Fashioning A New 'Analytical Framework' for Black Youth
Recently, my 16-year-old daughter tossed aside the newspaper with barely a perceptible shudder after reading the story with the blaring headline: "Blacks Score Below Whites in Pentagon Test."
After reading it, my shudder was more pronounced. The story was a signal that once again, it was time to discuss the subject that generations of black parents must talk over repeatedly with children--how negative black images and positive white images are projected over and over.
This story reported that black men and women between the ages of 18 and 23 did only half as well as whites and lower, too, than Hispanics on standardized military-qualifications tests.
The article contained all of the caveats--that the test results do not measure natural intelligence or learning potential; that the results do not prove that blacks are genetically inferior. But few people will remember these facts; few will retain much beyond the results; few will analyze the "why." No, caveats aside, the subliminal message that will likely circle the Western world will be false but all too familiar: black people are somehow inferior.
The shudder of the family 16-year-old was not prompted by a belief that she is inferior. We have so analyzed the "why" of such occurrences that she would have been surprised if the test results had been different. She knows that the system of inferior schools and housing and jobs into which blacks have been forced was built to produce just those results. We didn't need tests to prove it. She has been told how the American system is based upon power, not morality.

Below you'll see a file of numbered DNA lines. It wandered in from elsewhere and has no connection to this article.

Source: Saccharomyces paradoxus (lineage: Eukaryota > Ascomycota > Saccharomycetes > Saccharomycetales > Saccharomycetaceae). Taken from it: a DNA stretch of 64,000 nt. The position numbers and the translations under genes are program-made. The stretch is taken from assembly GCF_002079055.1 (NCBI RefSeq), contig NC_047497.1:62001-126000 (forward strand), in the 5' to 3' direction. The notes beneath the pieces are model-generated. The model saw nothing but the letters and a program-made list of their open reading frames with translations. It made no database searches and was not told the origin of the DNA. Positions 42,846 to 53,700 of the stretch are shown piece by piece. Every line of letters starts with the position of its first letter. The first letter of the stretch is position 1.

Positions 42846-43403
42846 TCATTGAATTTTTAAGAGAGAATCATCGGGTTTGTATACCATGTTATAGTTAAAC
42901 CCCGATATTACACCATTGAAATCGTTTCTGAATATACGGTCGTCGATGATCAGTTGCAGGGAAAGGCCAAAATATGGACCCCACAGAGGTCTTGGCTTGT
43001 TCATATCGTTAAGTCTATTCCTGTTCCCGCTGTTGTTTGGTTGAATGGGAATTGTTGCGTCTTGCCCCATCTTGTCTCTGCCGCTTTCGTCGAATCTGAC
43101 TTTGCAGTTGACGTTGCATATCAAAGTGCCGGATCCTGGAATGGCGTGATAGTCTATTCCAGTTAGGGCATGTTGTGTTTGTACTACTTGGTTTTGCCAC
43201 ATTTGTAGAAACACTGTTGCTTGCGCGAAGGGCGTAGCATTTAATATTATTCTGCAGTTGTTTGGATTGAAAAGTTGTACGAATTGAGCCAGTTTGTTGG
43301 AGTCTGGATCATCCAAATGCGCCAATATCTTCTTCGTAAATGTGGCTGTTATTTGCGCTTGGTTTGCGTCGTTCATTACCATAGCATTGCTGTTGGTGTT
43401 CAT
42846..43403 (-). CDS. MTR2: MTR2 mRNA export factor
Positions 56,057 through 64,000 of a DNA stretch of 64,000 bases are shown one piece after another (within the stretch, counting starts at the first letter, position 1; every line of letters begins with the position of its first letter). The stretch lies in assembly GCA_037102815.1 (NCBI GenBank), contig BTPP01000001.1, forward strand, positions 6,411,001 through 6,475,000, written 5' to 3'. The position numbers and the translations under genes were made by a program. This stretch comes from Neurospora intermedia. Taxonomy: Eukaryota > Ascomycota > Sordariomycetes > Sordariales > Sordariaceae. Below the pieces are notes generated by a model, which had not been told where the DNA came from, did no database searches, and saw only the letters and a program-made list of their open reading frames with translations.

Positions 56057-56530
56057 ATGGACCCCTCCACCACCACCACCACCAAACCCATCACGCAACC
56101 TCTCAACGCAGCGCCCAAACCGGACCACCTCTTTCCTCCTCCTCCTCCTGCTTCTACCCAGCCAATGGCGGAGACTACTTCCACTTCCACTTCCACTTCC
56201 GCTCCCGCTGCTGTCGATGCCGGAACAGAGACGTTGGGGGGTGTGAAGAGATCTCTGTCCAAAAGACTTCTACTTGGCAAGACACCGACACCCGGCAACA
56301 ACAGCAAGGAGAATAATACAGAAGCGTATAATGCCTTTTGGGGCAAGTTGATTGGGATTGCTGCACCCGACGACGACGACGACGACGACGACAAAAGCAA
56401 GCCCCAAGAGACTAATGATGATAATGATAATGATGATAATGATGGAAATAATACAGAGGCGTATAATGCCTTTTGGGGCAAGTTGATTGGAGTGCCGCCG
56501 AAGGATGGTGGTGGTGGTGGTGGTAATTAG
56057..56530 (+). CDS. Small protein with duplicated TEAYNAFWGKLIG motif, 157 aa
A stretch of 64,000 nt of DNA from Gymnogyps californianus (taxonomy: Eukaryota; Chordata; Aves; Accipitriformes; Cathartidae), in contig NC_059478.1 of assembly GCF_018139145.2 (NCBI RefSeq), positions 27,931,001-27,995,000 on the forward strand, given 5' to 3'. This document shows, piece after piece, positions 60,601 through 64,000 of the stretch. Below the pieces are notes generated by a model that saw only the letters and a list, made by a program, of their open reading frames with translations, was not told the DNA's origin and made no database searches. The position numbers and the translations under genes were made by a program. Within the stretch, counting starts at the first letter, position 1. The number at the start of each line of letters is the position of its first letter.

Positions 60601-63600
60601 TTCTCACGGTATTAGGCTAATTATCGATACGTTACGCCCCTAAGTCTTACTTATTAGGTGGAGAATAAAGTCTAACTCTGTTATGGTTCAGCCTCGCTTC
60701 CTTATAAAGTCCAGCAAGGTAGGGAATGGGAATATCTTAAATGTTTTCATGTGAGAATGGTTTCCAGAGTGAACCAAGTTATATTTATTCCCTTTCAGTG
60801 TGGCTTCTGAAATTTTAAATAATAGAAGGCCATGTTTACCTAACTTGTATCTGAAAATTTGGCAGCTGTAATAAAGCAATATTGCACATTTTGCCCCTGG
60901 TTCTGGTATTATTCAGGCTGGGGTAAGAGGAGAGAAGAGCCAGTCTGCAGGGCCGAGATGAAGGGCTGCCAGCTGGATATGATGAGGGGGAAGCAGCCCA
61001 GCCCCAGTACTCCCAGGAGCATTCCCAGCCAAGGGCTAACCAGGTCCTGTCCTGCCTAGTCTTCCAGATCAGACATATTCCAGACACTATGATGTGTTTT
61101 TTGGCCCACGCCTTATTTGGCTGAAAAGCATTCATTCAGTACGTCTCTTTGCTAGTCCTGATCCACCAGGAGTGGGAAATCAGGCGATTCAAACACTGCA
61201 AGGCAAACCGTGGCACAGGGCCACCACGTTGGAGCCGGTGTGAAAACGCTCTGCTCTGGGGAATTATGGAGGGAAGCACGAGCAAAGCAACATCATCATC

But she shuddered from the staggering weight of the system that continues to brand her group. I shuddered because I think it is time to stop explaining the system that she is inheriting and must fight against the same old way, but I know the new way is easier said than done, for I don't want her to accept the system as it is.
By explaining her powerlessness, do I reinforce it and keep her from building deep within her bones the self-respect she will need to resist? By explaining that the Reagan Administration's response to the plight of these victimized young people will be severe cutbacks, will I help her to develop her own maximum potential? By telling her the system isn't that sustaining for whites of any age either, do I inspire her to develop humanistic values that will aid this country in which human relationships are strained taut?
What I want to tell her is that all of these problems underscore the urgency of her personal search for the meaning of her own life and history, that only this search will determine her view of herself and of her group. What I want her to realize is that she must, as did those before her, struggle to deepen the meaning of freedom in America.
But we adults have failed to fashion a fresh new philosophy for her generation; we haven't grabbed the offensive and come up with an analytical frame of reference for her generation to stand on.
Several months ago, a group of Washington, D.C., youths, determined to have another image, celebrated the renaming of their school, the Paul Robeson School for Growth and Development. These young people have emotional and behavior problems and are part of a mental health center in Washington. The school had been named for a mentally retarded black youth who had burned in a fire, but they wanted it named for a person who was a model of outstanding achievement with whom they could identify.
Robeson was the son of a slave who turned out to be one of American's major examples of a Renaissance man--Phi Beta Kappa, twice All-American football star, lawyer, film star, internationally acclaimed concert singer, outspoken humanist. He was an example of a magnificent level of achievement despite negation that was greater when he came along than it is today.
And it was in this event that I found the key to the new philosophy. She must fight by standing on the shoulders of those such as Robeson who fought before. They are the concrete evidence of the race to be run. They are the reminders that she fails only by failing to fight back.
Vol. 01, Issue 38, Page 19